4. Talking Craft At Writing Group Meeting
  5. Working On A Different Project

What's your favourite way to stay inspired?

Friday, April 22, 2016

Turkeys... Chillin'

They look like they have the right idea.

Some days I think we should all be like these two turkey hens and just chill out.  Soak up some warm rays of the sun and not worry too much or get our feathers ruffled. 

What about you?  You chillin'?

Wednesday, April 20, 2016

Cover Reveal -- THE HITWOMAN AND THE MOTHER LOAD

I'm still tweaking the blurb for THE HITWOMAN AND THE MOTHER LOAD but I thought I'd share the cover.




If you're not caught up with the Neurotic Hitwoman series, all the books can be found HERE


If you are caught up with the series, you might be interested to know that some characters from earlier books show up in this one.

Make sure you're following me on FACEBOOK to find out when the book becomes available.

Speaking of Facebook, check out COZY WITH A TWIST a new group consisting of myself along with authors Gina LaManna and Colleen Helme. We're going to have games, giveaways and a lot of fun!

Monday, April 18, 2016

Six Word Stories

Legend goes in the 1920’s someone bet Ernest Hemingway ten bucks he couldn’t write a story in six words. He came up with:

For sale: baby shoes, never worn.

He won the bet. He even went so far as to declare his six-word story his best work. That’s saying something since he went on to win the Pulitzer Prize in 1953 for The Old Man and the Sea followed by the Noble Prize for Literature in 1954. Wikipedia states “Hemingway's distinctive writing style is characterized by economy and understatement, and had a significant influence on the development of twentieth-century fiction writing.” 

I’m no Hemingway expert, I’ve only read the one short story, but even I get the point. Less can be more. No unnecessary backstory. No convoluted, lengthy explanations. Zero research. Only possibilities.

Here’s an example of a six-word story by Margaret Attwood, our Canadian goddess of the written word.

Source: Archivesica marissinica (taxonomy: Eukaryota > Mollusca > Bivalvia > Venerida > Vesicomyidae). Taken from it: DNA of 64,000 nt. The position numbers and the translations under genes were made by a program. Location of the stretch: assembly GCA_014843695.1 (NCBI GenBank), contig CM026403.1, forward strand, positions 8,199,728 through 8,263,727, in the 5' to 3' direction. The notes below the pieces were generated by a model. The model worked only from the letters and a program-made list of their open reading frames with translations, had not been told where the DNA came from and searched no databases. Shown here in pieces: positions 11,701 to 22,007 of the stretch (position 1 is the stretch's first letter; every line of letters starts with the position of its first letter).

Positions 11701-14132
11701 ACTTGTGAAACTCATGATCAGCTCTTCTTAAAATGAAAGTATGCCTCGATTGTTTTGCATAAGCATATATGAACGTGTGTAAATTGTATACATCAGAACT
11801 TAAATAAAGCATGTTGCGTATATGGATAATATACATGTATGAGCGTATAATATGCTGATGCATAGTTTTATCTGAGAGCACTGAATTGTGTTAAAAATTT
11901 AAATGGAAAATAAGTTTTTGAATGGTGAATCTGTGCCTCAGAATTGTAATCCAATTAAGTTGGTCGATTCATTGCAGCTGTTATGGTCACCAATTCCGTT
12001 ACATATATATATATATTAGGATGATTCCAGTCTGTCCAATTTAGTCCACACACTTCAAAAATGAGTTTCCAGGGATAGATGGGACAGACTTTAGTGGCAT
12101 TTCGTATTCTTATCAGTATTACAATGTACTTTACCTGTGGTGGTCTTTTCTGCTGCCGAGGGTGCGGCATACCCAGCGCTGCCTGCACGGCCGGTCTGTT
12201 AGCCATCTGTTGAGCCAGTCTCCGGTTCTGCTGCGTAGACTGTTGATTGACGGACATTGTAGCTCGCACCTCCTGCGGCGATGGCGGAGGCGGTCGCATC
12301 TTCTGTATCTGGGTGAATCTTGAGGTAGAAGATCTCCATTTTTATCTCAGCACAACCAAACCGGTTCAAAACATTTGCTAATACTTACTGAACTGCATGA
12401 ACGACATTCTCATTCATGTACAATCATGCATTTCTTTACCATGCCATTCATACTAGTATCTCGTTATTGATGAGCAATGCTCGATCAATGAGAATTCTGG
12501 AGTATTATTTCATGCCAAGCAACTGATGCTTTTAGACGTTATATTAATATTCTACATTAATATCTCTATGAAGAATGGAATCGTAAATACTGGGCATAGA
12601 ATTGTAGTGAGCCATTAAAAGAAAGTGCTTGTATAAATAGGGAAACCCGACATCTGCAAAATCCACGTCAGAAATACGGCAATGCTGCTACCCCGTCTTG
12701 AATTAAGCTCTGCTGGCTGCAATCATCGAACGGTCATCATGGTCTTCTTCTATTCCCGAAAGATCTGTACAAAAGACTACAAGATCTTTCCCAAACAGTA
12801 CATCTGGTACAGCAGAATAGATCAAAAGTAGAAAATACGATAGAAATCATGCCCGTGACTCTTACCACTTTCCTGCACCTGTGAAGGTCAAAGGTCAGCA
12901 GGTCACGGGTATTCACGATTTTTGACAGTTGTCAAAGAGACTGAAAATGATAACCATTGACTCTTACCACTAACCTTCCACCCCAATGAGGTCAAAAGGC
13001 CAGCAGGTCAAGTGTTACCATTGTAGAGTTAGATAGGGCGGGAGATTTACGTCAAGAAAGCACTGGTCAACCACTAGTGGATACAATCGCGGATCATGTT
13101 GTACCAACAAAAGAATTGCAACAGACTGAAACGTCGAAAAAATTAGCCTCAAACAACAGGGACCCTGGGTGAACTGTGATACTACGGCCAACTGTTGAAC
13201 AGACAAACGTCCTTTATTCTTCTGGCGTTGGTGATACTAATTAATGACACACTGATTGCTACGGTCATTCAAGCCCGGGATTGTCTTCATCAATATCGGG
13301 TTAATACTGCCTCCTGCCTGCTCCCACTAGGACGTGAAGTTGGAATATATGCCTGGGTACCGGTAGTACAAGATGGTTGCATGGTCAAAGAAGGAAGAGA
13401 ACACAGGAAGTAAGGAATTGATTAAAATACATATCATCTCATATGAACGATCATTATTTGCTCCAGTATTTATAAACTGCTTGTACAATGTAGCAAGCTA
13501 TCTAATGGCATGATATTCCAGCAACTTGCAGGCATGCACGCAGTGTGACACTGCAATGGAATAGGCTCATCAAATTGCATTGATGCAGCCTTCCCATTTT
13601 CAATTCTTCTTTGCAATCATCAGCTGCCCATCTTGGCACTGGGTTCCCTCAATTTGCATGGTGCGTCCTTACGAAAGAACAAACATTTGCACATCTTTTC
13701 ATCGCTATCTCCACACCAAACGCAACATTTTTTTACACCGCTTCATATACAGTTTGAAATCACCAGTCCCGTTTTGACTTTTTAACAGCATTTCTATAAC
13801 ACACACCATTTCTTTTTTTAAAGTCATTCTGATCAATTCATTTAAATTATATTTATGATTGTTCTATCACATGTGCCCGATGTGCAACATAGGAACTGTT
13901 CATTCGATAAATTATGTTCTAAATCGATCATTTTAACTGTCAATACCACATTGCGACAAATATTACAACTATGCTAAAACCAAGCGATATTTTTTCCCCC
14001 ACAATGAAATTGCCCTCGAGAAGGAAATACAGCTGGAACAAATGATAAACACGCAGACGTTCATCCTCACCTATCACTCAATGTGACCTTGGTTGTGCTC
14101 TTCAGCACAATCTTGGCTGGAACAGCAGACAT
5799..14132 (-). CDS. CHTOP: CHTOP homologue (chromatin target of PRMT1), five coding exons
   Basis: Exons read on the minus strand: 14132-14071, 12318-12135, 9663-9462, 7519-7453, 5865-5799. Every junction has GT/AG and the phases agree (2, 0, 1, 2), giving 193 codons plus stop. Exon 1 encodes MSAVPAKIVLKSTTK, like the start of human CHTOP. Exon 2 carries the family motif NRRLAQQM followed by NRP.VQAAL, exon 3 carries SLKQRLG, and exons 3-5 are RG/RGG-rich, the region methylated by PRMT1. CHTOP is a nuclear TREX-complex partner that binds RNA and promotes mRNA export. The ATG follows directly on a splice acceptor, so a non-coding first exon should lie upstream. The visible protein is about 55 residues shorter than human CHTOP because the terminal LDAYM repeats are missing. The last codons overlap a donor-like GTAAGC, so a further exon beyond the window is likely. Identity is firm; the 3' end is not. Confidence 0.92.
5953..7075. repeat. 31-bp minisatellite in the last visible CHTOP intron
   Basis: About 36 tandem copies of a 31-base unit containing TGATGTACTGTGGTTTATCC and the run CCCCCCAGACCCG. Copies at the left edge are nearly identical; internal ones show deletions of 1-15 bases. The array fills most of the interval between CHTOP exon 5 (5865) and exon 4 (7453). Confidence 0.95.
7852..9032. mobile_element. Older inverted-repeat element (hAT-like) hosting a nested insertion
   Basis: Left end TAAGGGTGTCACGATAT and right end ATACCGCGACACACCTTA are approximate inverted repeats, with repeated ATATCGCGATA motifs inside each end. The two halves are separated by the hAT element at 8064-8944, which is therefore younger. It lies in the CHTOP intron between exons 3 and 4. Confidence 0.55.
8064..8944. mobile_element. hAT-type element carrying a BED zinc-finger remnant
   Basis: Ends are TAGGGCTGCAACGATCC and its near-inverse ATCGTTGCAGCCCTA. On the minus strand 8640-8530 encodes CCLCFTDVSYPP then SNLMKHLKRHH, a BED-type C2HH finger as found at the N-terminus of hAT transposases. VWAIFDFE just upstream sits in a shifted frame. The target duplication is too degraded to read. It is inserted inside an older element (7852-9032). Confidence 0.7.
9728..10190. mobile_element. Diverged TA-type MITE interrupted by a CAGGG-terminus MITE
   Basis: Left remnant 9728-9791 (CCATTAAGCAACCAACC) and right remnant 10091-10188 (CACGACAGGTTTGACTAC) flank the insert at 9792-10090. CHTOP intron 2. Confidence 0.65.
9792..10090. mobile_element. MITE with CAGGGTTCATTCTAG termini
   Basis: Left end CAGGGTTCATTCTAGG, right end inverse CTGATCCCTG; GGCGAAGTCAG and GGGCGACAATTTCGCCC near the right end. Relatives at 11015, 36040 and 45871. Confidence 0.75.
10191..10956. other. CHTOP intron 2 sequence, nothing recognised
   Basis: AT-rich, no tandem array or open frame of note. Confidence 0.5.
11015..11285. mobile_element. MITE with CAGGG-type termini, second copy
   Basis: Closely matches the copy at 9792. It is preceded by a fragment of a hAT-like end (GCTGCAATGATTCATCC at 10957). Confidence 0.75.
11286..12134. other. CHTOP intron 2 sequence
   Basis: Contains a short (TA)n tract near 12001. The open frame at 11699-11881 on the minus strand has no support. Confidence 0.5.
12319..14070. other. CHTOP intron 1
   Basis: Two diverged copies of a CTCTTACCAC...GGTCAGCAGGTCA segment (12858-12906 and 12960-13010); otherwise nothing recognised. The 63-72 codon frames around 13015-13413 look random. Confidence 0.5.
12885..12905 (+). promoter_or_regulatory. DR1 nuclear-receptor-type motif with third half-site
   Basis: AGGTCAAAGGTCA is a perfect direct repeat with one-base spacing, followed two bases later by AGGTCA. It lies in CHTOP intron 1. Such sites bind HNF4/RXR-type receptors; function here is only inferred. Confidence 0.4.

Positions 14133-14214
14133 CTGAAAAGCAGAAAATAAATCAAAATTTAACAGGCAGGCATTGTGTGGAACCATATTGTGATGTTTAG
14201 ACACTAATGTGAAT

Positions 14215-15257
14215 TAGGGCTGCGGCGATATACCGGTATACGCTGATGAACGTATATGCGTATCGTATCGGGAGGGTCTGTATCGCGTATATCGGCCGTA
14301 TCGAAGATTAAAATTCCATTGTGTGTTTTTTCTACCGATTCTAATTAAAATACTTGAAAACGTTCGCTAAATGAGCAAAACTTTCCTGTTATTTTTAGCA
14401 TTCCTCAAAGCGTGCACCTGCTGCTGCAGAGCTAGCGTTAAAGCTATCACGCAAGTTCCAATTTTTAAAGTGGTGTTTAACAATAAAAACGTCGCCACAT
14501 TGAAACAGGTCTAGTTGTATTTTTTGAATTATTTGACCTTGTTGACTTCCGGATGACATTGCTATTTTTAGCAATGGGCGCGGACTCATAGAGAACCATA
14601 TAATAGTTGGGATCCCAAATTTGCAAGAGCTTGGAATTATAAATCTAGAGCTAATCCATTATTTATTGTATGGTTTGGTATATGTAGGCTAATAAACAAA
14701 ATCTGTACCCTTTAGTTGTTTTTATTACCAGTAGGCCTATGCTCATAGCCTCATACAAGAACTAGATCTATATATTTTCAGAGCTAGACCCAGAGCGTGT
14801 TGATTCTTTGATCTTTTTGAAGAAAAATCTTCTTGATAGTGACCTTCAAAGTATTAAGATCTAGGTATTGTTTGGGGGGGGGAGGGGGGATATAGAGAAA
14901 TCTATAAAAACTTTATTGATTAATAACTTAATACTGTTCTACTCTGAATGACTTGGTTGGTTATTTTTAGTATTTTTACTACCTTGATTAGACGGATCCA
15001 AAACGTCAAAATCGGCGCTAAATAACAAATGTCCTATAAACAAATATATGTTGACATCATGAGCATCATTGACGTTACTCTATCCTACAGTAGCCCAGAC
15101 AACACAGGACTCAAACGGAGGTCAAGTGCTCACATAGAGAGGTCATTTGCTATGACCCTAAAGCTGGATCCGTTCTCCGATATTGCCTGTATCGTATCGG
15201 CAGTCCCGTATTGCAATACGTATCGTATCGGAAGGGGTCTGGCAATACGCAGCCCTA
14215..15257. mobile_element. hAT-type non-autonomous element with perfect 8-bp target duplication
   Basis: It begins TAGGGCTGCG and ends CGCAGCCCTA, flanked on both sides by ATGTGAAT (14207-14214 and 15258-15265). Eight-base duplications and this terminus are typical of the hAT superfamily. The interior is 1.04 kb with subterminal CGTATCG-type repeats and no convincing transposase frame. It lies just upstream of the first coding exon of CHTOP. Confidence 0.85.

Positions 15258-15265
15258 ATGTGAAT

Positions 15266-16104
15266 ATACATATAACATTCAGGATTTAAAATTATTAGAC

Longed for him. Got him. Shit.

There are short stories known for their extreme brevity (1000 words or less). They contain the usual: a protagonist, conflict, complications and an outcome, some of which are hinted at or implied. Nanofiction involve at least one character and a plot and are exactly fifty-five words in length. Drabble – one hundred words. Who knew? 

Have you ever tried your hand at flash fiction or postcard fiction? Do you want to have some fun today? Give the six-word story a try and post your efforts in the comments.

Friday, April 15, 2016

I rode my bike! (and how that relates to writing)

Big thanks to B.E. for covering my Wednesday slot for me!!


I rode my bike this week!!!!!

Okay, I know you're thinking, "Big whoopdeedoo, Jen" but for me it was a big deal since it was the first time I'd been able to since my knee surgery last summer.

I love riding my bike. I hadn't had one for twenty years or so and when I got one again it was a purely logical decision. I needed exercise and a bike would allow me to do that without pounding on my poor knees and feet.

I'd forgotten how much simple joy can be found in taking a ride around the block.

Every time I climb on my bike, I get to channel my younger self.

I revel in the wind against my face and the sensation of freedom the ride offers.


(That's not me. I'm pretty sure they didn't even have helmets when I was a kid.)

I do so love to throw my hands out and mentally yell, "Look, Ma, no hands!"

I'm also big on singing the Miss Gulch song from the Wizard of Oz when I'm pedaling hard.



I'm sharing all this because as I was riding my bike this week (hands on the handle bars) feeling some of that youthful joy, I realized that I'm missing that feeling of fun in my writing.

Writing is work.
Work is ________.

How would you fill in the blank?

Work is hard?
Work is necessary?
Work is drudgery?
Work is not fun?

But it used to be. No one ever starts writing thinking those things.

We think:

 writing is exhilarating
writing is an adventure
writing is cool
writing is fun

Somewhere along the way, with deadlines and edits and all the "work" that comes along with writing and publishing a book, we (okay I) can lose sight of what a marvelous journey we get to take with our craft.

I'm making an effort to remember/rediscover/celebrate the joy of writing. I'd appreciate any tips you might have to share.

Mine is to go for a bike ride.